India's Department of Telecoms is allegedly embroiled in another controversy about phone spectrum - with accusations that it is sitting on loads of unused 2G spectrum.
Despite numerous assertions that it has allotted all of the available spectrum, a staffer let slip on its website that there is 211 MHz of 2G spectrum for GSM operators left, and 75 units for CDMA, according to the Economic Times.
Operators are desperately appealing for the Department to release the spectrum. It will provide needed relief to providers, as long as it is not monopolised as it was alleged in a spectrum scandal last year.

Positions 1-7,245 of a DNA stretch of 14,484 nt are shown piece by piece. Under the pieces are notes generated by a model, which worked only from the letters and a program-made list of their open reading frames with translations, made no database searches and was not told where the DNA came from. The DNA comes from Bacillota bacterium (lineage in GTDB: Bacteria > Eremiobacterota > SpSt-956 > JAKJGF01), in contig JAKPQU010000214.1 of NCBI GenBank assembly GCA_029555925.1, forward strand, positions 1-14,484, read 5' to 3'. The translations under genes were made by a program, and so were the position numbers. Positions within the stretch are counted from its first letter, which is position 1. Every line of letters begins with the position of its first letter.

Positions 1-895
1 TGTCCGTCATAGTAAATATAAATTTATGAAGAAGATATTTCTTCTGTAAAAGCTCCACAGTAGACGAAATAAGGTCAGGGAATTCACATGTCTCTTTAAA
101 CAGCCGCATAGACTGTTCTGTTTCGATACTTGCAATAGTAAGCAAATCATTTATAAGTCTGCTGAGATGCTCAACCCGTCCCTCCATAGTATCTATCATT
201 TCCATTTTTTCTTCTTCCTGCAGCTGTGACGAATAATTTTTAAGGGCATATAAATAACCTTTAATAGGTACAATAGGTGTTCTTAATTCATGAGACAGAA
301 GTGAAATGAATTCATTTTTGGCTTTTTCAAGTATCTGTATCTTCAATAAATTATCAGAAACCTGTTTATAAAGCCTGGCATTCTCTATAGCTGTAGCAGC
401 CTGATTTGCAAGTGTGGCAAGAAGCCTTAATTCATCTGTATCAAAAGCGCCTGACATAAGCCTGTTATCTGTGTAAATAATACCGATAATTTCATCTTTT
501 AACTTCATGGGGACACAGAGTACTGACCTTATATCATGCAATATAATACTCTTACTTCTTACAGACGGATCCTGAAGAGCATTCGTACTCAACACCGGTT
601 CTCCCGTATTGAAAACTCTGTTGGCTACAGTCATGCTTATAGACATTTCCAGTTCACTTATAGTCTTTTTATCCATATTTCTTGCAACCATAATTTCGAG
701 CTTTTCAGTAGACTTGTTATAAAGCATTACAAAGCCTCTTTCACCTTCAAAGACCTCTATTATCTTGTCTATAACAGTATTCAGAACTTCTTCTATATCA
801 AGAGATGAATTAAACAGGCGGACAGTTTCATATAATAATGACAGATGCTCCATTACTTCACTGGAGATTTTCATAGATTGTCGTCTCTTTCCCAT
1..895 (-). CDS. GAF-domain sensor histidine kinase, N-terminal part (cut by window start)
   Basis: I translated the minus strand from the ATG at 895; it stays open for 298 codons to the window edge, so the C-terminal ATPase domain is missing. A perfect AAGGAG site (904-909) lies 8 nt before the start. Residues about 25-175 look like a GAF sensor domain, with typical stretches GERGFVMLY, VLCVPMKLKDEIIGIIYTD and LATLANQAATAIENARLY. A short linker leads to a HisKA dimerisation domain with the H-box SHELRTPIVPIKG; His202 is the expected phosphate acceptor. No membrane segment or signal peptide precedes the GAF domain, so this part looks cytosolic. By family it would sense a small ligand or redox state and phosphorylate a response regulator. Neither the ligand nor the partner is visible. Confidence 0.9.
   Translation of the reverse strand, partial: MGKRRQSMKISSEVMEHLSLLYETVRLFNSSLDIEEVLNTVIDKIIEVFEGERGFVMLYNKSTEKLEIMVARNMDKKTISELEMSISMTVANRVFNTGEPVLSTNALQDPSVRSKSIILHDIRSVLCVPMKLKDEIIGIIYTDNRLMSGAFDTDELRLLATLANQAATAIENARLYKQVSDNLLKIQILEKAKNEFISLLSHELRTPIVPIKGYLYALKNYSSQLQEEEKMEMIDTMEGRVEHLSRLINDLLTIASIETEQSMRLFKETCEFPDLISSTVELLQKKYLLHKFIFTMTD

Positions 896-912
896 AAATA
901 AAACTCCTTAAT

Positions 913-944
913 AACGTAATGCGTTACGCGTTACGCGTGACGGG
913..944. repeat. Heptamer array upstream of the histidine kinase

It'll be a sensitive topic to approach, considering the arrest of the last telecoms minister, A Raja, who was accused of favouring certain companies and selling spectrum for peanuts. There were allegations at the time that the reportedly under-the-table deals could have cost the country up to $39 billion.
Meanwhile, flogging the remaining spectrum will give India a much needed boost to pay as economic growth is beginning to stagnate.
CDMA and 2G remains incredibly important for India's ecosystem.
Controlling spectrum is vitally important for operators and network carriers. Potential for a new auction process will, no doubt, have some execs rubbing their palms together and salivating, as the possibility of a bidding war to sway carrier influence opens.